Whether or not Mitt Romney gets a post-debate "bump" in the polls following Wednesday night's presidential debate with President Barack Obama, his religion is getting a substantial bump in terms of voter curiosity about Mormons.
Writing on The Monkey Cage, a blog site created by a group of political science professors at eastern U.S. universities, Donald Green and Daniel Butler say that "one interesting feature of the Romney candidacy is that it seems to be piquing voters' curiosity about Mormons."
The two professors – Green teaches at Columbia, Butler at Yale – cite Google search numbers for both the terms "Mitt Romney" and "Mormons" from 2004 to the present. They indicate that while weekly searches for the two terms remained relatively constant from 2004 to 2007, the numbers surged during Romney's first presidential campaign during late 2007 and early 2008. When Romney dropped out of the campaign, the numbers for both terms subsided and remained flat until June of 2011, when Romney opened his second campaign for the presidency.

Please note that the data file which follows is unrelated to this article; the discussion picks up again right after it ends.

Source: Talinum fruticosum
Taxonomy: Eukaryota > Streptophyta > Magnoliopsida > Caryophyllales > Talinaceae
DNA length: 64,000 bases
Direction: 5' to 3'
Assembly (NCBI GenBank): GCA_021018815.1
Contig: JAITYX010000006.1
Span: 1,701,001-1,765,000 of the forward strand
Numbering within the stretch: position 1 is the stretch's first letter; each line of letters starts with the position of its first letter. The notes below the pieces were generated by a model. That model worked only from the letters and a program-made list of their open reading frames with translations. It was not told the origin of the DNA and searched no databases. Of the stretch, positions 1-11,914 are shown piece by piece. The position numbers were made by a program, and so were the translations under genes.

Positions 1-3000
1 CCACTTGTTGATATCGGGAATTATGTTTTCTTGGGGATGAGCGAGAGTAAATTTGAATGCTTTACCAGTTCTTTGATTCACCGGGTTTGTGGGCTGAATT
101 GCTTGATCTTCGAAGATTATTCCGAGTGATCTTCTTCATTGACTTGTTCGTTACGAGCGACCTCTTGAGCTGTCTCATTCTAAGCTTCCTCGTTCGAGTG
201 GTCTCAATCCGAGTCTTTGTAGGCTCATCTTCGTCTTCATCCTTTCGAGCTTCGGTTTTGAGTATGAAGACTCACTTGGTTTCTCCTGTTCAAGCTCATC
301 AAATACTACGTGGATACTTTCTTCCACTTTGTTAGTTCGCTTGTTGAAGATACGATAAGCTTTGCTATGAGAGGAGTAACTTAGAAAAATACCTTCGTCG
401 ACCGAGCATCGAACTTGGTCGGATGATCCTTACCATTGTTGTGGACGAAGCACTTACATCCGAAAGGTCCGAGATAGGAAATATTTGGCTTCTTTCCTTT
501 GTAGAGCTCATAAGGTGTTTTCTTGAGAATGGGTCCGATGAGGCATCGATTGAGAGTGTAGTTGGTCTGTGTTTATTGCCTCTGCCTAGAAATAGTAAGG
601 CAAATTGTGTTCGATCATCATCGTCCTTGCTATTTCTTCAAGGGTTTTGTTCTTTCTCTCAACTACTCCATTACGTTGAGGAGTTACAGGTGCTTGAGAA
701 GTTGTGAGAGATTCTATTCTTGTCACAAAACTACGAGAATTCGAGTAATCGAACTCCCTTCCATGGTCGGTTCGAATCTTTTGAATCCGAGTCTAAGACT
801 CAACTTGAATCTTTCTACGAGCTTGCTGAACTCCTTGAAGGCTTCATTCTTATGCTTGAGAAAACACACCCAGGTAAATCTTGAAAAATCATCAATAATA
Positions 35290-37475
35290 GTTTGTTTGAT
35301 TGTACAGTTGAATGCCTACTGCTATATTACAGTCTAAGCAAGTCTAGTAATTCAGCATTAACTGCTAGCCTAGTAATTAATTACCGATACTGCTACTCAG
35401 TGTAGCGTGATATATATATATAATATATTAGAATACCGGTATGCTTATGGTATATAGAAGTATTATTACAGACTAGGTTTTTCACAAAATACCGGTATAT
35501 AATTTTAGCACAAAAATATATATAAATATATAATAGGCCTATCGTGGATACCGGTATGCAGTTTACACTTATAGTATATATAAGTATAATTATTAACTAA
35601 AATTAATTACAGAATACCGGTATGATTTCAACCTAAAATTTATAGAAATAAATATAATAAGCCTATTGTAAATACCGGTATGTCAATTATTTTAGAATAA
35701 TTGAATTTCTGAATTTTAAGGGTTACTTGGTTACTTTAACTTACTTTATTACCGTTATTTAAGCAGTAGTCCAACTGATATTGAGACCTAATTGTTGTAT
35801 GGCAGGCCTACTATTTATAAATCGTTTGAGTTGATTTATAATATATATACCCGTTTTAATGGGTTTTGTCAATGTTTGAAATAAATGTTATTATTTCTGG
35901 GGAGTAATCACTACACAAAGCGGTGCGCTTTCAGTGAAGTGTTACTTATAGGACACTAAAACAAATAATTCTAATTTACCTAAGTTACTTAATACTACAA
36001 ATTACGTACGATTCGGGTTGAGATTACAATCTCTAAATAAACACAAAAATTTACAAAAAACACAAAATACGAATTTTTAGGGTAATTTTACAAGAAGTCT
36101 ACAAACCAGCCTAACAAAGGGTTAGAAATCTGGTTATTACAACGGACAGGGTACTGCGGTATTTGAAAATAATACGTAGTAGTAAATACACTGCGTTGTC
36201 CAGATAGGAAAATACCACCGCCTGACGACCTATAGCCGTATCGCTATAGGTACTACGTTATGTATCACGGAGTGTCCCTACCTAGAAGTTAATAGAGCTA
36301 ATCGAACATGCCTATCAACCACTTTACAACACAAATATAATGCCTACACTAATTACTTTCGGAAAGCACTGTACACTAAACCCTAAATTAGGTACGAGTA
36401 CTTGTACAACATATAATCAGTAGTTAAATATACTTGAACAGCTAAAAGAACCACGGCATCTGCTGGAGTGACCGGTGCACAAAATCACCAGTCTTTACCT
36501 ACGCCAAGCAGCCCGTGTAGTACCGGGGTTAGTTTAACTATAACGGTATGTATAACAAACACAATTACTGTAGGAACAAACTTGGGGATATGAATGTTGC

At that time, Green and Butler write, "searches for 'Mormon' soared and remained high as he won the battle for nomination in the first half of 2012."
"As we enter the fall of 2012, searches for 'Mormon' have reached an all-time high," they continued. "The search term is currently five times more popular than it was in 2010."20 comments on this story
The research by the two professors confirms a U.S. News & World Report story last month that "interest in Mitt Romney's Mormon faith is higher now than it has ever been before." That story was also based on Google search data, in that case looking at the search term "Romney Mormon" during the previous 12 months. It also looked at other Romney-centric search terms, including "Bain Romney," "tax returns Romney" and "dog on roof Romney" and found that the "Romney Mormon" association "surpasses current interest in any other topic Democrats have used to attack Romney in 2012."
According to Green and Butler, "the bottom line is that politics plays a pedagogic function."
"It is sometimes quipped that foreign policy crises cause Americans to become acquainted with world geography," they observe. "In much the same vein, the nomination of a presidential candidate with a Mormon religious background has prompted vast numbers of Americans to seek out information about his religion and its adherents."